Mac the Knife in need of his own musical theme.
HOW times change, thought Mr Brocklebank as he tucked into a big feast at Liverpool Council''s Be Proud Awards.
Where last year, Warren Bradley and Colin Hilton graced the stage to reward staff for their endeavours over the previous year, this time round it was the gift of new council leader Joe Anderson and interim chief executive David McElhinney - "Dave and Joe, as they were so lovingly referred to by the compre for the evening.
While the event was very well executed, Mr Brocklebank couldn''t help but feel a trick had been missed: each award was introduced with a piece of apt music.
Why then, when the feared Mr McElhinney - now inevitably dubbed Mac the Knife by underlings in anticipation of a round of cuts and job losses - took the stage, did we not hear the strains of "Oh the shark has pretty teeth, dear..."
And which senior Labour councillor had to be dragged kicking and screaming from the bar in St George''s Hall at the end of the Be Proud Awards? The portly politician was last seem grumbling about the bar shutting at 10pm, before making his wobbly way towards the Ship and Mitre. Perhaps his grumble about the Be Proud bar prices was well-justified. Small beer it wasn''t.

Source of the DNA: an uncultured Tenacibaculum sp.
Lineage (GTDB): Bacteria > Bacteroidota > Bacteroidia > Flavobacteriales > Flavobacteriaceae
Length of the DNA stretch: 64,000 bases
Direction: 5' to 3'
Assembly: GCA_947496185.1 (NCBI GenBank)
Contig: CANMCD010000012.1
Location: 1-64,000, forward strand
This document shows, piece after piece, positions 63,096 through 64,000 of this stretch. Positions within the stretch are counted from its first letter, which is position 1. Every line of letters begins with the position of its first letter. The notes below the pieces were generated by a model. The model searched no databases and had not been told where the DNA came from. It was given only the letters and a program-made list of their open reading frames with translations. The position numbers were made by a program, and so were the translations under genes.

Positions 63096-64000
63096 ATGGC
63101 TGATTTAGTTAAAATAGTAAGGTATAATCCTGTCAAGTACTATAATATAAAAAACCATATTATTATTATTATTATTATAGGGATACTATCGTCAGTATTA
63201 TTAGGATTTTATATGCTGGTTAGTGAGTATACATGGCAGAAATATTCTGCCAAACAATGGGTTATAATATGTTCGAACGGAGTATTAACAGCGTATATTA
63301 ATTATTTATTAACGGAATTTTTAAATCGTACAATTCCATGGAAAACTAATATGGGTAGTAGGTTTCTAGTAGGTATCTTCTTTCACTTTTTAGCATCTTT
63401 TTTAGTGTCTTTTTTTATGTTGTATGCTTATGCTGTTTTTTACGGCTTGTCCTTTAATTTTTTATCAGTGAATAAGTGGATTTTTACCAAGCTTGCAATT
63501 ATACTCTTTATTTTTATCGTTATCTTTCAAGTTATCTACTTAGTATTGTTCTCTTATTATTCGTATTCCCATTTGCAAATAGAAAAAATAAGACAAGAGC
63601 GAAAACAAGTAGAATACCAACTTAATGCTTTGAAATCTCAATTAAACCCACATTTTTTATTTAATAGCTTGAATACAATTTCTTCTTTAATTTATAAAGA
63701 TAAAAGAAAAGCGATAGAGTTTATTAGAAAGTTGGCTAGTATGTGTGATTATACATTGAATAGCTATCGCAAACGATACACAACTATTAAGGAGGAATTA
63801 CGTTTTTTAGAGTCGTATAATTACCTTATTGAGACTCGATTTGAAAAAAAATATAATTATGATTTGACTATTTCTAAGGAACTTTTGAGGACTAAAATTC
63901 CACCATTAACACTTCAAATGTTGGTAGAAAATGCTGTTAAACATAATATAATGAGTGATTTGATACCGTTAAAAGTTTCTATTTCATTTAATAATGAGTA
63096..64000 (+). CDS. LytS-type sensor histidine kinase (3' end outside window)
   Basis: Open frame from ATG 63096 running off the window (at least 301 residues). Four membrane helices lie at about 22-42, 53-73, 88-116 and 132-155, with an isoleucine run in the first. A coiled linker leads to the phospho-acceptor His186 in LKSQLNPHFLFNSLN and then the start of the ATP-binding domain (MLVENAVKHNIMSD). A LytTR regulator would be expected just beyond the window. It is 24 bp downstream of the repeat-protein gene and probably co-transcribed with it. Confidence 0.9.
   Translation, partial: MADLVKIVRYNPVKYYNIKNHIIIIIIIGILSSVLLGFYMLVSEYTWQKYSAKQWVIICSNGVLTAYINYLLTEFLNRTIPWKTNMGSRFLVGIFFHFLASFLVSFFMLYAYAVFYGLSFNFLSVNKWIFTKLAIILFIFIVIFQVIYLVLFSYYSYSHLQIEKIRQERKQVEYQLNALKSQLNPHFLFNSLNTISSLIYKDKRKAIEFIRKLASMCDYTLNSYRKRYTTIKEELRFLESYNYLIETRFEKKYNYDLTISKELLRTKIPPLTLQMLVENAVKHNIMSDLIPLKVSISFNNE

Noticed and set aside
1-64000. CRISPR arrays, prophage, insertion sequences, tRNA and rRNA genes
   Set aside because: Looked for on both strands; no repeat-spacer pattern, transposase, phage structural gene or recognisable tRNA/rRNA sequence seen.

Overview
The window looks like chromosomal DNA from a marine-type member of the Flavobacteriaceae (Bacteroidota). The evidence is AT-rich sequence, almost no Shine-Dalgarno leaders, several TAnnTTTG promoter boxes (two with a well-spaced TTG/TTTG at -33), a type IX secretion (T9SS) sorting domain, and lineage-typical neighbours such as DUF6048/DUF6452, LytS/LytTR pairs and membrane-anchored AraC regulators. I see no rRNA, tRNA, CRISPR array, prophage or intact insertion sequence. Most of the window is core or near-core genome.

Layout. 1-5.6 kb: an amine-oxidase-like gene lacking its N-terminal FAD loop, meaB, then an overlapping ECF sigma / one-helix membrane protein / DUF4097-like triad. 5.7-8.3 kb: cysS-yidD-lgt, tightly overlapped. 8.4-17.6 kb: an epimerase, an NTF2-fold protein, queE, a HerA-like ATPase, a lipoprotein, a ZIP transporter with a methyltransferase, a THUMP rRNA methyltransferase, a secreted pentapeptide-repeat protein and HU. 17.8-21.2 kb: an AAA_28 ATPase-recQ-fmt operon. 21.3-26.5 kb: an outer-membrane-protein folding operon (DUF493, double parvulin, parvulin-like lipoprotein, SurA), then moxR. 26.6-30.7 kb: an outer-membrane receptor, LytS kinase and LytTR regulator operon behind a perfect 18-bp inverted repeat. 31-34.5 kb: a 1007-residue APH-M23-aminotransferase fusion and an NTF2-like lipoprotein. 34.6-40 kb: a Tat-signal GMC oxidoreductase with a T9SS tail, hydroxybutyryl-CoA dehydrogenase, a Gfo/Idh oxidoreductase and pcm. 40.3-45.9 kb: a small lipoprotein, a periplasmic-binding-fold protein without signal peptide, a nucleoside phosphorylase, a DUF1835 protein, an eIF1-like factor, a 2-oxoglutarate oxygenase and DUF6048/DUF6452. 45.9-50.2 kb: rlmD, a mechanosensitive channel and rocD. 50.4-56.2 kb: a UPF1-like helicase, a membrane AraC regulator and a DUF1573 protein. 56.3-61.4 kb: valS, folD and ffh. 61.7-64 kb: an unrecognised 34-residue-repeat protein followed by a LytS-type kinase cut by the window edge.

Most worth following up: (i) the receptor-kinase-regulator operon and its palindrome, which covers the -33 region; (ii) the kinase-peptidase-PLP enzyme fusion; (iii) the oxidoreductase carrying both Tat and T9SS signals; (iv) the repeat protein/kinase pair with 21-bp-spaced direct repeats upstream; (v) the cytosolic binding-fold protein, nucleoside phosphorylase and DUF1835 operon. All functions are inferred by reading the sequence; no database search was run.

OH THE power. It looks like it is going to Mr Brocklebank's head.
Two weeks ago, wearing his man of the people hat, he pulled up the Liverpool Everyman Theatre for not paying its respects to Robert Tressell, whose Ragged Trousered Philanthropists is such a key work of early 20th century radical fiction. The Everyman is staging an adaptation of the book, but somehow failed to acknowledge that the Dublin-born author died and is buried in Liverpool.
But now he is delighted to see that the usual visit to the grave in Walton has been duly made and recorded. Right on, comrades! LIVERPOLITANS with roots to the west of Offa's Dyke will squirm just a little at the cry that Manchester is taking Liverpool's water.
It has long been the Welsh contention that Liverpool in its turn has been taking water which by rights belongs to Wales.
Lake Vyrnwy has been there since the 1880s and is an accepted part of the local landscape. But Llyn Celyn near Bala is a creation of the 1960s, and feelings still run high over the drowning of the village Capel Celyn to keep Merseyside in water.
Mr Brocklebank's Welsh antecedents have been grumbling for nigh on half a century over the Llyn Celyn issue. Now the grumbles are coming from much nearer home, it seems.